Business

A Girl's Guide to Economics

As the truism goes, when times get tough, women buy lipstick to make themselves feel better. In 2001, Estée Lauder chairman Leonard Lauder coined the phrase "Lipstick Index" to describe why lipstick sales rose by 11 percent in the months after 9/11. The idea: when the economy is crap, we can't afford to buy the latest "it" bag or expensive pair of "Sex and the City"-inspired Manolos. So, to make our poor little shopping-obsessed selves feel better, we spend on things that make us feel pretty: colorful tubes of lipstick, plumping gels or glosses that can cost upward of $50. As Lauder put it, "In stressful times, many consumers are reaching out for those small indulgences that provide momentary pleasure."

That may be true, but apparently those indulgences are no longer centered on lipstick. This recession around, it's flawless skin—not rosy lips—that has become the female pick-me-up. According to new figures from Kline & Company, a market-research firm, lipstick sales across the board fell 5.8 percent during 2008, while liquid foundation sales have grown 2.5 percent. Which means, as the Financial Times put it in a story last week: "In this recession, foundation is the cosmetic to watch."

Really? Now, I'll admit it, I like a new lipstick (or in my case, gloss) every now and again—and maybe, just maybe, I did wander into a mall last weekend and buy myself a new powder foundation. But I wouldn't go as far as to say I substitute either of these things for larger purchases—and I'm certainly not not buying lip gloss when the economy is good. More than anything else, these products—to me, anyway—are impulse buys. Perhaps I wander past the Clinique counter on my way to the shoe department and get sucked in. Or I'm paying for a new pair of jeans, and there's a cute little lip gloss display right next to the cashier. I've already got the credit card out—might as well, right?

So yes, I buy makeup. And so do my girlfriends. But what irks me about the so-called Lipstick Index is how everybody feels the need to talk about it, constantly. Story after story tells of frivolous women turning to frivolous items—whether it's lipstick or foundation or Botox or whatever—to cheer themselves up when times get tough. All because one makeup executive once told us so eight years ago—probably in a brilliant marketing scheme to sell more of his own product.

Economists will tell you that, to some extent, the logic behind the Lipstick Index makes sense. When the economy is a worry, and unemployment is high, people downgrade their purchases, from expensive brands to cheaper ones, or luxury products to generic. Small indulgences substitute for bigger items we can't afford, and we engage in purchasing behaviors that boost our morale: we get a new haircut, go to a movie that takes our mind off our tanking 401(k)s, maybe mix up a tall (and heavy) cocktail to make us forget there's a recession at all.

But on its own, the Lipstick Index is superficial, trivial—and frankly, just not believable. Sure, persuading women to look their best as the world crashes around them might have worked 70 years ago, when, during World War II, cosmetics company Tangee touted lipstick as a way for women to "put on a brave face" and cosmetics sales increased 25 percent. It may have even kind of worked in the last recession—though beauty analysts will note that there were other factors at play then, too: such as big new product campaigns and the growing popularity of lip gloss, then still new to the market.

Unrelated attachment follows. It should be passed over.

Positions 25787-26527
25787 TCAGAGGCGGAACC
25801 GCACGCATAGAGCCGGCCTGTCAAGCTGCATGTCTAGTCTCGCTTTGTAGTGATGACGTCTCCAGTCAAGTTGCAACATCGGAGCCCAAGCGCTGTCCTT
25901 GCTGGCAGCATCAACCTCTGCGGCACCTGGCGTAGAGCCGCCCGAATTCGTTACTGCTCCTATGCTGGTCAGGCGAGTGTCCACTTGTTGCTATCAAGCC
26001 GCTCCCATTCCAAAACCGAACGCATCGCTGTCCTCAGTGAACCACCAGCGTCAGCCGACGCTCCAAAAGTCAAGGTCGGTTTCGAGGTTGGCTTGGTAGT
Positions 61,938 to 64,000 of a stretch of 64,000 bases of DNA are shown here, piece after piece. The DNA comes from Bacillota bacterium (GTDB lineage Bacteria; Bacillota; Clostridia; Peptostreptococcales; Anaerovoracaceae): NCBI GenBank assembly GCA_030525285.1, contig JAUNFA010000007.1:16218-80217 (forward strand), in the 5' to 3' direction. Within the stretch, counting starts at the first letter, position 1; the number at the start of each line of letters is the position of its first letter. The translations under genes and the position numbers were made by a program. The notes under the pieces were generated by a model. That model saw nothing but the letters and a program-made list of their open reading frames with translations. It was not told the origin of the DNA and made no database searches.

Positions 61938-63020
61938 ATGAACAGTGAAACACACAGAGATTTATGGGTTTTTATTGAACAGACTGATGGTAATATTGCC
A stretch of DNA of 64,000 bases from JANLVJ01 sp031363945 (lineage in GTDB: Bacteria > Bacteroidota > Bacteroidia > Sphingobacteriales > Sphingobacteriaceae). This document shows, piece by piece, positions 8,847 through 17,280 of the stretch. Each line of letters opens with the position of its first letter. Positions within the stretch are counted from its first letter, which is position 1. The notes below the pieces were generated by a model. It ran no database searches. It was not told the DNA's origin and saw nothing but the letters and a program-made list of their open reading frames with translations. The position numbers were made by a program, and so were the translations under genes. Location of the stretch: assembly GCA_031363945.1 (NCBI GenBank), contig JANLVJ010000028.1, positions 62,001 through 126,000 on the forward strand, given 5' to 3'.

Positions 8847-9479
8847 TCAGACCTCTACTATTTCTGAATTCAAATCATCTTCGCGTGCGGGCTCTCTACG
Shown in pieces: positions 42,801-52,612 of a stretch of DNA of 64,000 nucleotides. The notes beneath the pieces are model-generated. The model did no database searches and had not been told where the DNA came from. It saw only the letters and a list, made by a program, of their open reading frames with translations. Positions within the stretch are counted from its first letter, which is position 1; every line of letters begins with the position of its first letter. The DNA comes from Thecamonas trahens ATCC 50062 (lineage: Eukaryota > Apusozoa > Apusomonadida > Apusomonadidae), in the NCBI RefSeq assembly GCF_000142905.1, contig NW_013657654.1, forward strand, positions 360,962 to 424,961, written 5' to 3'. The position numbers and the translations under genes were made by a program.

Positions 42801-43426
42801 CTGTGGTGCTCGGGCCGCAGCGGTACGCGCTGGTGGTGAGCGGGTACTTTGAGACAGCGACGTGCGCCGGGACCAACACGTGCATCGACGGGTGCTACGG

But this time around, the Lipstick Index just won't work—and it's not just because we're more liberated that we were during the Great Depression. "I think the Lipstick Index has held pretty well in past recessions, but this one is unique ... it's more severe than others," says Jennifer James, a consultant with the market research firm GfK Roper. "It's not just inflation, it's not just housing, it's a combination of everything."

James' firm recently surveyed some 2,000 Americans about how the recession is affecting their values, and found that—of all the things people are scrimping on—"looking good" was the thing they were cutting back on the most, its importance down by 10 percentage points from 2007. Some women may still see looking good as a necessity in the working world, but the majority of Americans, says James, are scrutinizing everything they buy, down to purchases that are less than $5. "So when you think about lipstick, which is usually in the $5 to $10 range, it's becoming something that has almost become a luxury," she says.

Statistics from the NPD Group, which tracks department-store cosmetics sales, appear to back that claim. Over the last year, lipstick sales have dropped by 9 percent, while even foundation—the new "index" indicator—is down 1 percent from 2007. Department-store cosmetics sales as a whole are down by 3 percent from last year. "The beauty industry tends to be resilient," says Karen Grant, NPD's senior global beauty analyst. "But in this economy, the Lipstick Index doesn't really work." Amen. So let's please stop using that buzzword.

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